10:44 GMT +319 November 2018
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    A poster of missing Saudi writer Jamal Khashoggi, on a barrier that blocks the road leading to the Saudi Arabia consulate in Istanbul.

    'Much Depends on 'Evidence' Turks Will Show' – Journo on Khashoggi Disappearance

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    Saudi Arabia, which has already launched an investigation, promised to hold anyone implicated in the disappearance of Jamal Khashoggi accountable, including high-profile officials.

    With Saudi Arabia increasingly targeted by accusations coming from Turkey and the Western world, however, no tangible evidence whatsoever has been so far presented to ground them.

    According to James Dorsey, senior fellow at the Rajaratnam School of International Studies in Singapore and a veteran award-winning foreign correspondent, a lot is likely to depend on two things. The first one is the Turks:

    “While having said that they have all kinds of evidence, they are going to have to come out very soon and show that evidence and I think a lot is going to depend on what evidence they show.” The other key factor to resolve the case is “how Saudi Arabia responds,“ the speaker remarked in an interview with Sputnik.

    “Now that the Saudi [potential] statement in and of itself won’t be enough, and then the question is whether or not they penalize officials and how senior those officials are; and that’s what’s going to, I think, determine how harsh the response is,” Dorsey noted.

    For the time being, Western media, including The Washington Post, and Turkish Yeni Safak have reported on Khashoggi’s disappearance, claiming that Turkey had allegedly informed US officials about audio and video recordings suggesting that the journalist had been murdered in the Saudi Consulate. This is something Riyadh has since vehemently denied.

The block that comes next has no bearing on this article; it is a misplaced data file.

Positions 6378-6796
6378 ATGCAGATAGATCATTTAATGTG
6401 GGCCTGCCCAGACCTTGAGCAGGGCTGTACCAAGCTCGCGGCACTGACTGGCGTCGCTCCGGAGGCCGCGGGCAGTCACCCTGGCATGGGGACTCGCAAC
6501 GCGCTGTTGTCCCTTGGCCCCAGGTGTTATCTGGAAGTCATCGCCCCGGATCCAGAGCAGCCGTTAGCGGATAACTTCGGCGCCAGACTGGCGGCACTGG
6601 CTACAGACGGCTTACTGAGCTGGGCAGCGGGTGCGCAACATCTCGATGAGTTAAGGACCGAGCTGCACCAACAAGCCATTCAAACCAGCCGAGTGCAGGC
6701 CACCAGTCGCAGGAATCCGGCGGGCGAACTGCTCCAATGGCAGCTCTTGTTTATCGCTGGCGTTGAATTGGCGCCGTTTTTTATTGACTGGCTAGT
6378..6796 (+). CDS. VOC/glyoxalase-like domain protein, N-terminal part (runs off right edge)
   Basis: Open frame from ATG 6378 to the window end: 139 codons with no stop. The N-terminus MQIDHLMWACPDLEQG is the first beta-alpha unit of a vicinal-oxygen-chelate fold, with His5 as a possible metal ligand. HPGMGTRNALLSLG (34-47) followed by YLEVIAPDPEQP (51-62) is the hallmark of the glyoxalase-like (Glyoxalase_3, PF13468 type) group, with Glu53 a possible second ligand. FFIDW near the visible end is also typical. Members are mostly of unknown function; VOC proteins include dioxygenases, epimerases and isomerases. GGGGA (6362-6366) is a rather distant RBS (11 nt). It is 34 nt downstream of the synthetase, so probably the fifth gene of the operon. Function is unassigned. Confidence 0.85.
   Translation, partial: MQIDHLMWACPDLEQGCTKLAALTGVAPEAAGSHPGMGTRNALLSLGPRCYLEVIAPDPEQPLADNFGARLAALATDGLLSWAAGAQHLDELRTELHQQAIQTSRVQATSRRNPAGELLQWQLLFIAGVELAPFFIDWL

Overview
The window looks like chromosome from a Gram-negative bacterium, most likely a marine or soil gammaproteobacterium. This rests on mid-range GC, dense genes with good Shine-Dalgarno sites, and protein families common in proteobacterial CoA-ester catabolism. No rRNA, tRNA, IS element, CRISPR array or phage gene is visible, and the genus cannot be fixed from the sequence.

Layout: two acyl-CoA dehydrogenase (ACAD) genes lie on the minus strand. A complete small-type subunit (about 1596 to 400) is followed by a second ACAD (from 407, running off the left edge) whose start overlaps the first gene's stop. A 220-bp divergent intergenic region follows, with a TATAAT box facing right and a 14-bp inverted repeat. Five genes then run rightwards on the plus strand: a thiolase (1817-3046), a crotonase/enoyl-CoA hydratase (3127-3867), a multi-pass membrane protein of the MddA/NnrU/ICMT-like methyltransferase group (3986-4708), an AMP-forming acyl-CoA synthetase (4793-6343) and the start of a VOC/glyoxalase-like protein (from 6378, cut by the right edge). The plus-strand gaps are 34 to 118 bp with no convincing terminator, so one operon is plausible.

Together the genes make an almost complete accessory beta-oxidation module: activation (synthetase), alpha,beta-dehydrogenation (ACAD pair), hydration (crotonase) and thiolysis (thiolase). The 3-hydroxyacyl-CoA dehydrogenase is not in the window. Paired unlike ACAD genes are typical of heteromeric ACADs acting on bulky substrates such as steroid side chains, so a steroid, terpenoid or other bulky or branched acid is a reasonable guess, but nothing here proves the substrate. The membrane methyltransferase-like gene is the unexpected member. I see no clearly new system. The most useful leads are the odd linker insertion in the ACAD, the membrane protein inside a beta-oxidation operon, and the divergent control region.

Meanwhile, no tangible evidence of the aforementioned has been provided.

    Khashoggi hasn't been seen since he entered the Saudi Consulate in Istanbul on October 2 to reportedly acquire documentation for his would-be marriage.  According to Riyadh, however, he left the consulate building unharmed. The Saudis let Turkish police search the consulate twice, as well as the home of the consul general. Saudi Arabia has rejected the accusations.

    Riyadh has launched an investigation into the case, denied any involvement in Khashoggi's disappearance and promised to hold anyone involved in the case, senior officers among them, responsible.

    Views and opinions expressed in the article are those of James Dorsey and do not necessarily express Sputnik's position.

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    journalist, disappearance, investigation, Jamal Khashoggi, Turkey, Saudi Arabia
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